Sorry to be a holiday bore but this week I travelled from this:
The journey was hell on earth, packed into a sky-borne cattle truck with a manic four-year-old sat behind a gentleman who had absolutely no patience with said 4-yr-old and probably could not understand why we were not flogging him into submission. I am not looking forward to the return journey, but for now am enjoying the delights of the Princess Yaiza hotel in Playa Blanca, Lanzarote.
Anyway back to gardening matters. I have not yet managed a trip to Lanzarote’s botanic gardens as our excellent host The Propagator suggested, so here are some I prepared earlier.
1. Our new pirate ship
The highlight of the Easter holidays before coming away for the Little Weeds was the completion of their new pirate ship play area, complete with wheel and telescope.
2. Cherry blossom
Our little cherry tree was just starting to burst into blossom when we left. By the time we get back it will probably be in full bloom.
3. The first tulip
It has been a long time coming and here it is. I can’t remember the variety but it was from Peter Nyssen last year.
4. The Charleston pulmonaria
Last year I helped clear a bed of irises at Charleston which were being strangled by pulmonaria and I got to take some of it home. It had become lost in the long grass where I originally planted it so this week I dug it up and replanted it in the partial shade border under our west-facing fence.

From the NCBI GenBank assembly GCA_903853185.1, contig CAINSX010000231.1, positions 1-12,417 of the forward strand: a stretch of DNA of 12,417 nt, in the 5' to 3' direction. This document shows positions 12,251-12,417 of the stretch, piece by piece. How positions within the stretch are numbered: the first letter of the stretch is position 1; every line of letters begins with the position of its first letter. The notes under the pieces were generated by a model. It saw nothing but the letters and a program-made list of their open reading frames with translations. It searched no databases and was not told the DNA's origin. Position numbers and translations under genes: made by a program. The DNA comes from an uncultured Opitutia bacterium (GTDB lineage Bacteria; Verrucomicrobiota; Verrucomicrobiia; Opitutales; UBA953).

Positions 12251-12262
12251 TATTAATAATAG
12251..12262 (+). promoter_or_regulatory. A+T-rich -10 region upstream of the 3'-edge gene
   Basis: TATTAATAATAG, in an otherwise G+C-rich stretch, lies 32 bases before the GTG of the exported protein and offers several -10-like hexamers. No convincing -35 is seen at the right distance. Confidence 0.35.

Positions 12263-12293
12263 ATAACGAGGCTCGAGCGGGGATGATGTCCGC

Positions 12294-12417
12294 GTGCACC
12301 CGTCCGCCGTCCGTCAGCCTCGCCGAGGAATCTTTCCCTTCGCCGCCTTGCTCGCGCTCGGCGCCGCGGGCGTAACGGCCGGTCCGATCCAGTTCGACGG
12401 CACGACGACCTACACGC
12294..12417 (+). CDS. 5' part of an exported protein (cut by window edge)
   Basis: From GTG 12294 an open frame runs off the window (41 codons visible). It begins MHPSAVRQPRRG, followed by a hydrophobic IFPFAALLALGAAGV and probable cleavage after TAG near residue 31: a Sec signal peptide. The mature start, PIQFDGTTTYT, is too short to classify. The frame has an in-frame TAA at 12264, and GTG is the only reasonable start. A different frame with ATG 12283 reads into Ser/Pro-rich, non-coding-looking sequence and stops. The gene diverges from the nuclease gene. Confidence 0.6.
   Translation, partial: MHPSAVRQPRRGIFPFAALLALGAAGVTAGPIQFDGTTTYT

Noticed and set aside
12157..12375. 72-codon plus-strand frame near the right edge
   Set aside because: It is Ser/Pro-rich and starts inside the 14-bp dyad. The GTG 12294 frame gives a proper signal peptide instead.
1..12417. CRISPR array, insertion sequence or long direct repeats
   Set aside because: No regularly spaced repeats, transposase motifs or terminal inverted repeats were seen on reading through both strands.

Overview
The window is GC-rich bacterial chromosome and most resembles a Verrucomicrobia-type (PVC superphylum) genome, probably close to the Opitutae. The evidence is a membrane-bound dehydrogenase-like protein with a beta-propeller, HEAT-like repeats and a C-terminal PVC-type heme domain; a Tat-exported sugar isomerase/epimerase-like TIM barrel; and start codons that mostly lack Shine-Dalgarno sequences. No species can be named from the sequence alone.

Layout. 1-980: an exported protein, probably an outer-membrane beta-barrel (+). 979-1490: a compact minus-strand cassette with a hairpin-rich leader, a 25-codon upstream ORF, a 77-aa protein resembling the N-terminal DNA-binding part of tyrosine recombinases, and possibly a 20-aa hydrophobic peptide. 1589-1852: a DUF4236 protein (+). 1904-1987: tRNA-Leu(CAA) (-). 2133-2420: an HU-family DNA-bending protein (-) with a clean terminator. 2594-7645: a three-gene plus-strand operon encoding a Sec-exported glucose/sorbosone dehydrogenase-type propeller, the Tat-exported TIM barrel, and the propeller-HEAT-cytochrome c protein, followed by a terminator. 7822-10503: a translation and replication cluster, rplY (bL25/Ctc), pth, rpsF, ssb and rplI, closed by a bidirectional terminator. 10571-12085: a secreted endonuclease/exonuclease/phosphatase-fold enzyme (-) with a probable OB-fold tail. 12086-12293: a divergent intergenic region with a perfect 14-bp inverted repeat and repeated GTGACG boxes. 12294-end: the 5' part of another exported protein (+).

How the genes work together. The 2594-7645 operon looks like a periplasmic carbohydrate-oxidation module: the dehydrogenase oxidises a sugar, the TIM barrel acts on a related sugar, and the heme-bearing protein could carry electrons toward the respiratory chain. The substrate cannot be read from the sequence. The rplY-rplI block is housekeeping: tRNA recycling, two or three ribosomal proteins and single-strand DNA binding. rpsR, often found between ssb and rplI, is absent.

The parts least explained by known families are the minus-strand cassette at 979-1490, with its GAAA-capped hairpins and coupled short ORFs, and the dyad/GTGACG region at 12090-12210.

And a couple of updates from our holiday island:
5. Growing amidst the volcanoes
Lanzarote is a volcanic island. Nearly 300 years ago the south of the island where we are staying experienced a series of volcanic eruptions and on the drive from the airport we could still see the huge cooled lava flows across the landscape under peaks that look like a child’s drawing of volcanoes. But the Lanzaroteans have developed a way of agriculture using individual pockets created using little dry stone walls to capture rainwater which means they are able to grow vines and make fairly decent wine.
6. Hotel horticulture
Lanzarote, which has no natural source of fresh water, relies on collecting rainwater and desalination, which makes the rainforest inside our hotel all the more impressive.
Don’t forget to head on over to The Propagator’s blog to see what everyone else is up to in their gardens this weekend.